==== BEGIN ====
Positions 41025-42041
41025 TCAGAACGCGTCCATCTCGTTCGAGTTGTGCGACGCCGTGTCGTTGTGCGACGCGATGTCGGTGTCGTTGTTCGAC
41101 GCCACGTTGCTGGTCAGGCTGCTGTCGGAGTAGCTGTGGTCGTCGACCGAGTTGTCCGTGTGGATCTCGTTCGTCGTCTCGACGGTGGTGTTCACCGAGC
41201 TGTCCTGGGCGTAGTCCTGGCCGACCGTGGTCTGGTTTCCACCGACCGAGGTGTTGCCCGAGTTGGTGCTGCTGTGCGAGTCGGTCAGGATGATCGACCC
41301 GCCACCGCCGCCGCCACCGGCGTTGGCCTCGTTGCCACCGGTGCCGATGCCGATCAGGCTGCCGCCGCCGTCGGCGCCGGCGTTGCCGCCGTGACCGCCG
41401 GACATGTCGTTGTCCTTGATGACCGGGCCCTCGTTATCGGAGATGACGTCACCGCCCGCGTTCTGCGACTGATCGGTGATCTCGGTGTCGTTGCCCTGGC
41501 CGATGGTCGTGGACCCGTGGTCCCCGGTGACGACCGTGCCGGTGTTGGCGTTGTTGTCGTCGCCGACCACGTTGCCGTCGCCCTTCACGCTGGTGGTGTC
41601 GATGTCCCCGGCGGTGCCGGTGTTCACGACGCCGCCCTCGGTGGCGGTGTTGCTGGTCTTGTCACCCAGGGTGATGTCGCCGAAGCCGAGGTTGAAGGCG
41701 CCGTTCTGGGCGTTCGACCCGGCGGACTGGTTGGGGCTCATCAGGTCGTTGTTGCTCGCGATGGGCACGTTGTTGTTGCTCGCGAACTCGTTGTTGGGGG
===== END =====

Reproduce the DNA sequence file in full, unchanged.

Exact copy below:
Positions 41025-42041
41025 TCAGAACGCGTCCATCTCGTTCGAGTTGTGCGACGCCGTGTCGTTGTGCGACGCGATGTCGGTGTCGTTGTTCGAC
41101 GCCACGTTGCTGGTCAGGCTGCTGTCGGAGTAGCTGTGGTCGTCGACCGAGTTGTCCGTGTGGATCTCGTTCGTCGTCTCGACGGTGGTGTTCACCGAGC
41201 TGTCCTGGGCGTAGTCCTGGCCGACCGTGGTCTGGTTTCCACCGACCGAGGTGTTGCCCGAGTTGGTGCTGCTGTGCGAGTCGGTCAGGATGATCGACCC
41301 GCCACCGCCGCCGCCACCGGCGTTGGCCTCGTTGCCACCGGTGCCGATGCCGATCAGGCTGCCGCCGCCGTCGGCGCCGGCGTTGCCGCCGTGACCGCCG
41401 GACATGTCGTTGTCCTTGATGACCGGGCCCTCGTTATCGGAGATGACGTCACCGCCCGCGTTCTGCGACTGATCGGTGATCTCGGTGTCGTTGCCCTGGC
41501 CGATGGTCGTGGACCCGTGGTCCCCGGTGACGACCGTGCCGGTGTTGGCGTTGTTGTCGTCGCCGACCACGTTGCCGTCGCCCTTCACGCTGGTGGTGTC
41601 GATGTCCCCGGCGGTGCCGGTGTTCACGACGCCGCCCTCGGTGGCGGTGTTGCTGGTCTTGTCACCCAGGGTGATGTCGCCGAAGCCGAGGTTGAAGGCG
41701 CCGTTCTGGGCGTTCGACCCGGCGGACTGGTTGGGGCTCATCAGGTCGTTGTTGCTCGCGATGGGCACGTTGTTGTTGCTCGCGAACTCGTTGTTGGGGG